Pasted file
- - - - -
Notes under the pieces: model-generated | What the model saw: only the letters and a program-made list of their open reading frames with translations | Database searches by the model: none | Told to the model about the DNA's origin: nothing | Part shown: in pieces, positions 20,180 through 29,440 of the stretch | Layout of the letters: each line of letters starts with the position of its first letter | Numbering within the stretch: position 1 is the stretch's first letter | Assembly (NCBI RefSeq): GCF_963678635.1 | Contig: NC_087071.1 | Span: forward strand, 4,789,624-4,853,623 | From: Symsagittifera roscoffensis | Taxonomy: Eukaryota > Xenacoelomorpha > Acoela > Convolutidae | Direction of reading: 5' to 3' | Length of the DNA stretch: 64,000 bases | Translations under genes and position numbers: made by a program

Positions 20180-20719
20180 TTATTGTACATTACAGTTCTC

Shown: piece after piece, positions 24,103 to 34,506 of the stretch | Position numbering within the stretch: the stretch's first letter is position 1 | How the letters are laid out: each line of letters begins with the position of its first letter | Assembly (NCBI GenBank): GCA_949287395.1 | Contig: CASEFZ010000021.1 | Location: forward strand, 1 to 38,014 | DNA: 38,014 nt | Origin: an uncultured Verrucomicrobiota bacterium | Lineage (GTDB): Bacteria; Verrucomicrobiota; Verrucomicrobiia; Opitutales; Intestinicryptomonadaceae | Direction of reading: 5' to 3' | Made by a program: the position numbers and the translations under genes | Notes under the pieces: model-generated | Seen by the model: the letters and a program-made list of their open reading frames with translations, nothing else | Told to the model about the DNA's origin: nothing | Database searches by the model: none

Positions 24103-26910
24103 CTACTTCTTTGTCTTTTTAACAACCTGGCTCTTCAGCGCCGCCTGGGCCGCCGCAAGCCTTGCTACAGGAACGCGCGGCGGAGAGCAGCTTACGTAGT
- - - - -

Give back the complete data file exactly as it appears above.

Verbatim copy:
Notes under the pieces: model-generated | What the model saw: only the letters and a program-made list of their open reading frames with translations | Database searches by the model: none | Told to the model about the DNA's origin: nothing | Part shown: in pieces, positions 20,180 through 29,440 of the stretch | Layout of the letters: each line of letters starts with the position of its first letter | Numbering within the stretch: position 1 is the stretch's first letter | Assembly (NCBI RefSeq): GCF_963678635.1 | Contig: NC_087071.1 | Span: forward strand, 4,789,624-4,853,623 | From: Symsagittifera roscoffensis | Taxonomy: Eukaryota > Xenacoelomorpha > Acoela > Convolutidae | Direction of reading: 5' to 3' | Length of the DNA stretch: 64,000 bases | Translations under genes and position numbers: made by a program

Positions 20180-20719
20180 TTATTGTACATTACAGTTCTC

Shown: piece after piece, positions 24,103 to 34,506 of the stretch | Position numbering within the stretch: the stretch's first letter is position 1 | How the letters are laid out: each line of letters begins with the position of its first letter | Assembly (NCBI GenBank): GCA_949287395.1 | Contig: CASEFZ010000021.1 | Location: forward strand, 1 to 38,014 | DNA: 38,014 nt | Origin: an uncultured Verrucomicrobiota bacterium | Lineage (GTDB): Bacteria; Verrucomicrobiota; Verrucomicrobiia; Opitutales; Intestinicryptomonadaceae | Direction of reading: 5' to 3' | Made by a program: the position numbers and the translations under genes | Notes under the pieces: model-generated | Seen by the model: the letters and a program-made list of their open reading frames with translations, nothing else | Told to the model about the DNA's origin: nothing | Database searches by the model: none

Positions 24103-26910
24103 CTACTTCTTTGTCTTTTTAACAACCTGGCTCTTCAGCGCCGCCTGGGCCGCCGCAAGCCTTGCTACAGGAACGCGCGGCGGAGAGCAGCTTACGTAGT